The BCG survey says Asia-Pacific wealth could overtake North America by 2020
A new wealth report has warned that the US presidential election is “a wild card” to the global economy.
The BCG Global Wealth survey for 2016 says Asia is likely to see the highest growth rate in terms of wealth for this year.
It says the Asia-Pacific region, combined with Japan, is projected to overtake North America in total private wealth soon after 2020.
It is also expected to surpass Western Europe as the second wealthiest region as early as next year.
Asia-Pacific was the only region to post double-digit wealth growth last year.
The 13% expansion was driven more by rising household income – rather than by asset performance – as the entire region experienced high volatility in financial markets.
But it adds that "China remained the principal growth motor in the region".
The index also singles out the upcoming US presidential election, saying it "is still a wild card with regard to its effect on financial markets".
Closer to home, it says Western Europe had private wealth of 4% last year, down from 6% a year earlier.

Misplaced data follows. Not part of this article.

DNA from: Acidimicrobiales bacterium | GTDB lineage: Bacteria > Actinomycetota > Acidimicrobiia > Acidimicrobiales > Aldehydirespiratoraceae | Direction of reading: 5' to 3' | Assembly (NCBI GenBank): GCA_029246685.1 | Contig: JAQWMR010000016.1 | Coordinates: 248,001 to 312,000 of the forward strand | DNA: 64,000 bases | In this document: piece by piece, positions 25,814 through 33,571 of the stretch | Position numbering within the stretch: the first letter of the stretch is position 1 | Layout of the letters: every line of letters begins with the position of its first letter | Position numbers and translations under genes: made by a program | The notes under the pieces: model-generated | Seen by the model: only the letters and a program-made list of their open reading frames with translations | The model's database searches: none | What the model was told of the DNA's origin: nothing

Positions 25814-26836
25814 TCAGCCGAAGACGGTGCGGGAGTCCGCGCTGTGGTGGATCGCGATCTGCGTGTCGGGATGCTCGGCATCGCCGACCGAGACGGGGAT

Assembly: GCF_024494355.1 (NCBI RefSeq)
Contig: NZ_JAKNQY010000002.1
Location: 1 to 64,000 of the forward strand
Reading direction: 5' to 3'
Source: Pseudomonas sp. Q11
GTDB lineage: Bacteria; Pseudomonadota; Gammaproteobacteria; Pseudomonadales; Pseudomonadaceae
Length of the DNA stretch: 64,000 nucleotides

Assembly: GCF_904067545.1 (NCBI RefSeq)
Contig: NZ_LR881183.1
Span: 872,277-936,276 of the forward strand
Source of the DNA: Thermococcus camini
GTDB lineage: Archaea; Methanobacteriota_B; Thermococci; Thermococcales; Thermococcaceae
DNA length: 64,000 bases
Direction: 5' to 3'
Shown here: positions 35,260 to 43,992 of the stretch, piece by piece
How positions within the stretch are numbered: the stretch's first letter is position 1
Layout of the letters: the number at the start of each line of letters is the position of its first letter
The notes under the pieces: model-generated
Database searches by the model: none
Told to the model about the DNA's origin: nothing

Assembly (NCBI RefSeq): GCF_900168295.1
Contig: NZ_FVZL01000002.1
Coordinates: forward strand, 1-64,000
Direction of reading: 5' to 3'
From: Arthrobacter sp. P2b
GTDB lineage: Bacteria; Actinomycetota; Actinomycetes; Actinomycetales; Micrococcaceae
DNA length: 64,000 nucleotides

It also says that while regional wealth growth is expected to continue at similar rates, this could be "held back by the low-interest-rate environment and the potential exit of Great Britain from the European Union".
Meanwhile, private wealth globally is expected to rise at an annual rate of 6% over the next five years to reach US$234tn (€205tn) in 2020.
The number of millionaire households grew by 6% world-wide last year, with several countries – particularly China and India – seeing large increases.
But the report says there was "no significant shifts in millionaire density compared with 2014", with Lichtenstein and Switzerland keeping the highest concentrations.
Generally, the index says the growth of global private wealth hit "a speed bump" in 2015, especially in the developed markets.
It says all regions other than Japan experienced a slowdown relative to last year.
"This development, combined with the ongoing decline of revenue and profit margins - all amid shifting client needs in both traditional and non-traditional segments - is forcing wealth managers to re-evaluate their strategies", it says.
While the report also found that women held an estimated 30% of global private wealth, with the share slightly higher in developed markets than in emerging ones.